Integrating Renewables

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Turning green generation into power

BY THE EXPERTS AT THE WORLD WATCH INSTITUTE

A grid system’s difficulty in absorbing variable generation can present an obstacle to the growth of renewable power, especially when continued improvements in infrastructure and market design are absent. There are many steps, however, that can ease the process, from better resource forecasting to improved grid flexibility.
High-quality renewable resource forecasting is a significant prerequisite for integrating variable generation into the power grid. The more accurately that renewable energy producers and grid operators can predict renewable power production, the less they will have to depend on regulatory markets to account for unexpected changes.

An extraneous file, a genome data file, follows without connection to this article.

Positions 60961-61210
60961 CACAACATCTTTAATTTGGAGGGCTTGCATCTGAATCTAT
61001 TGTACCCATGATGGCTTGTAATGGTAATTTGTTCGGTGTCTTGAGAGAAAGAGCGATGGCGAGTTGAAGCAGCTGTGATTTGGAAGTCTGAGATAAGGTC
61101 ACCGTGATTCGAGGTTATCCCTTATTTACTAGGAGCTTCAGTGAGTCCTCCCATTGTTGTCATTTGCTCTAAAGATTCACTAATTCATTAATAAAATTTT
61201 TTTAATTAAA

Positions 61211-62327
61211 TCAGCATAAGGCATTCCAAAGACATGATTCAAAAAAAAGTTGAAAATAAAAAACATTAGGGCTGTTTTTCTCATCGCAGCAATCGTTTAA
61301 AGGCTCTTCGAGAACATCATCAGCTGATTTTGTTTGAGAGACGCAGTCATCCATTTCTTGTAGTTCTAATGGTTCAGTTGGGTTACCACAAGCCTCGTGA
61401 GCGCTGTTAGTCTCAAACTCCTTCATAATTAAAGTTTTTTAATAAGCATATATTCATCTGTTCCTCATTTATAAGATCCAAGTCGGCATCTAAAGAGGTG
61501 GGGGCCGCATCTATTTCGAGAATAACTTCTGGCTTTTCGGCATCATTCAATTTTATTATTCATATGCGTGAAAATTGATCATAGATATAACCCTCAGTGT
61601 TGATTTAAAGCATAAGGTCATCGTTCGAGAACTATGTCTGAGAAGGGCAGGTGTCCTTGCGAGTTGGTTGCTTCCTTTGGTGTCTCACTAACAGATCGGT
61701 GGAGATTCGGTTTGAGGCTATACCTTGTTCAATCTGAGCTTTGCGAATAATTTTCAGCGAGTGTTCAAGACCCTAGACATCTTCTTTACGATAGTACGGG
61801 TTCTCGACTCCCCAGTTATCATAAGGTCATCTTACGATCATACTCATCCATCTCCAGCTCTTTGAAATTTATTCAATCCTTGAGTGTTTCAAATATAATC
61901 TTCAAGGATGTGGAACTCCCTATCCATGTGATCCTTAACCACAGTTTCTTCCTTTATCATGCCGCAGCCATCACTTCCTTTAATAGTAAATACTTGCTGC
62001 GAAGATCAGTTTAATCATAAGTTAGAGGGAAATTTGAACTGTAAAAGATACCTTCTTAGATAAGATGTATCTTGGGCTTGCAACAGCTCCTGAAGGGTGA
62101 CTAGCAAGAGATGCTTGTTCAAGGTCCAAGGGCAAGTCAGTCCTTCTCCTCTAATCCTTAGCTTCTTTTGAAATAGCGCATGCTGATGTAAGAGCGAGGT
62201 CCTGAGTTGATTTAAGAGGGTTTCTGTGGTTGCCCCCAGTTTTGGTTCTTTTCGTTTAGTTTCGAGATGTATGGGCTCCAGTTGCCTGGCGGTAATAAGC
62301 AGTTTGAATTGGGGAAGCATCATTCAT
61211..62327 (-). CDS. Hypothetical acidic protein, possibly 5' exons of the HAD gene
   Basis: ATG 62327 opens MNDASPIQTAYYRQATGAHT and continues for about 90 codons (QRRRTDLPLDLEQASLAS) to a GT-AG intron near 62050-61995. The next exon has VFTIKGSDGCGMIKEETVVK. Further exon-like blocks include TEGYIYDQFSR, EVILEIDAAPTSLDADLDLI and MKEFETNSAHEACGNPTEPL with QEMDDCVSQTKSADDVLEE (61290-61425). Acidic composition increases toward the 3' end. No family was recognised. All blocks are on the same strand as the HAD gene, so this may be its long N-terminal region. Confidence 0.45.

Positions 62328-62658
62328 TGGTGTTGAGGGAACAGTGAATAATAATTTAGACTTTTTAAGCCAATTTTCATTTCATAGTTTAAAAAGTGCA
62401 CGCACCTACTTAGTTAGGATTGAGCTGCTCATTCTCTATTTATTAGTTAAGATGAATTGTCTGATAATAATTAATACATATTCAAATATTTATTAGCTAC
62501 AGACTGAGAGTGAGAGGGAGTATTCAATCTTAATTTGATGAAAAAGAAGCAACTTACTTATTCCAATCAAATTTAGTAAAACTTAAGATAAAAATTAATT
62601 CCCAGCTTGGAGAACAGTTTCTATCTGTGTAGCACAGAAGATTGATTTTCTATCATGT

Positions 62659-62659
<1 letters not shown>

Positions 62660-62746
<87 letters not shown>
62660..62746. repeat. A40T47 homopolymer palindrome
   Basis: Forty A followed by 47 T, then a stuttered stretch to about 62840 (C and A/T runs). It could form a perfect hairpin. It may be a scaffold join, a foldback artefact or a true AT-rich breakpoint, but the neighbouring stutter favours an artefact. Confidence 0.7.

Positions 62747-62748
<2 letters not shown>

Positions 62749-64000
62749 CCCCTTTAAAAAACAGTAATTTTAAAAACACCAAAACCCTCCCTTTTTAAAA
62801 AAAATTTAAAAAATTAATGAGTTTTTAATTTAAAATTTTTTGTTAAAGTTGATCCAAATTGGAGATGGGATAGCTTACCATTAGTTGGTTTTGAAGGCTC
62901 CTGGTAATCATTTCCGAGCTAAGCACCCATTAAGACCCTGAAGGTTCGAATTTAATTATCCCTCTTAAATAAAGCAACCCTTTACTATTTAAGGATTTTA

High-quality renewable resource forecasting is a significant prerequisite for integrating variable generation into the power grid. The more accurately that renewable energy producers and grid operators can predict renewable power production, the less they will have to depend on regulatory markets to account for unexpected changes.

In general, integrating variable generation into a grid requires greater flexibility from the power grid. Larger grids or balancing areas (whether measured by the number of generating facilities or the geographic area covered) tend to be more flexible because more power plants are present, which can help smooth the variability in supply and demand.

Stronger grids are more capable to move electricity from the point of generation to the point of demand with a degree of flexibility. Grid strength is often limited by aged, inefficient, or bottlenecked transmission and distribution networks.

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